The World Economic Forum kicked off in a big way on Monday, with a serious list of items of concern being tackled by everyone from heads of state to business leaders. Here’s what’s on the schedule.
Known simply as Davos after the Swiss municipality it is held in, the World Economic Forum (WEF) 2023 is running until 20th January with a laundry list of 2,700 invitees discussing and looking to find solutions to major issues facing the world today. In all, 50 heads of state, 200 cabinet ministers and 1,500 business people are set to attend live and in person for the first time since 2020.
Under the theme of “Cooperation in a Fragmented World”, the week-long conference is touching on five key topics, the first being the war in Ukraine. The war-torn country’s president, Volodymyr Zelensky, is set to speak via video link. For the second year running, Russia will not be attending the event, but a sizable Ukrainian representation will be there.
The implications of the conflict in Ukraine are far reaching, disrupting global security, food and energy production, as well as forcing countries to look at their current defence policies.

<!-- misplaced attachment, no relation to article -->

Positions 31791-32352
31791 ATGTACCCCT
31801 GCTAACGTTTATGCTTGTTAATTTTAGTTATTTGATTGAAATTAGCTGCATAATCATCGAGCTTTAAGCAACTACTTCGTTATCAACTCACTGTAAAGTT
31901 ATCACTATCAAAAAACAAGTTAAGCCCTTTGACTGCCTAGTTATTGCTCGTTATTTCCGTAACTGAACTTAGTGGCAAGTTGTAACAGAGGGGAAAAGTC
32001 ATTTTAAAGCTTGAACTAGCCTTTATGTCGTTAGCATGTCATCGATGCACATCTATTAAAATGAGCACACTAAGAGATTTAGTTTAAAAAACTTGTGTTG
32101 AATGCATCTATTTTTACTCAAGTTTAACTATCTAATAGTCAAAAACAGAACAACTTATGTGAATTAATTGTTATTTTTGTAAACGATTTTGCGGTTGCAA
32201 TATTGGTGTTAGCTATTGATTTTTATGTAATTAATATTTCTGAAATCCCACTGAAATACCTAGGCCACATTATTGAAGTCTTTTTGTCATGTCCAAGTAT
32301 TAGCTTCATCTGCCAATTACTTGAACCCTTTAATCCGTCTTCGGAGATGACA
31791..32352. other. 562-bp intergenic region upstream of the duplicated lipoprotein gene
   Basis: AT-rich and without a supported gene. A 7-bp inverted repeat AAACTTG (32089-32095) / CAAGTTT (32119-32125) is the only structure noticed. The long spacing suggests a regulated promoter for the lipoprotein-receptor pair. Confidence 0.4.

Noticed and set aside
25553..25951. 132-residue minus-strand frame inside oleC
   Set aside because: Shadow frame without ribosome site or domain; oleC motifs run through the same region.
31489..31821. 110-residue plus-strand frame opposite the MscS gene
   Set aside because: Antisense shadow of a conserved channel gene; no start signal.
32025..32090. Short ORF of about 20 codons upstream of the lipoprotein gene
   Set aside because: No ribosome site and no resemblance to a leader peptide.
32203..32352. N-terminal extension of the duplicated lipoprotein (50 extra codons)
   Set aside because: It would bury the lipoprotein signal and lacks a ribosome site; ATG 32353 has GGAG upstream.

The cost-of-living crisis will arguably be the main subject of the week being taken on. Experts from the WEF are calling 2023 the “Year of the Polycrisis”, a rather alarming moniker for the entwined problems facing people all over the planet, which, as such, are more and more difficult to solve.
Inflation and recession worldwide will be discussed, and leaders from both the banking world and governments will then have to decide whether to spend more on their people to limit the impact on societies or raise interest rates to stave off inflation, with the potential outcome being global recession.
The climate also tops the programme, with activists already on-site decrying the private jet-flying elites who are attending for not taking this issue as seriously as is necessary. This issue has been a mainstay on the Davos agenda for a decade or more, and this year’s talks will centre on new technologies. Investment in hydrogen energy will be a hot topic, as will sustainable fuel sources.
Food security also made the top list. Linked with climate in many ways, much of the world is facing food shortages due to unpredictable weather patterns and natural disasters that have played havoc on supplies. Warnings that there will be more people going hungry in 2023 than in previous years is prompting the questions on how to reverse this trend and stop the situation from spiralling even further.
The “fourth industrial revolution” will also be widely talked about. This term is being used in conjunction with technology and innovation, and talks will go in-depth on interconnectivity, artificial intelligence usages, quantum computing, and how to best govern and regulate these issues.
Photo source: World Economic Forum/Flickr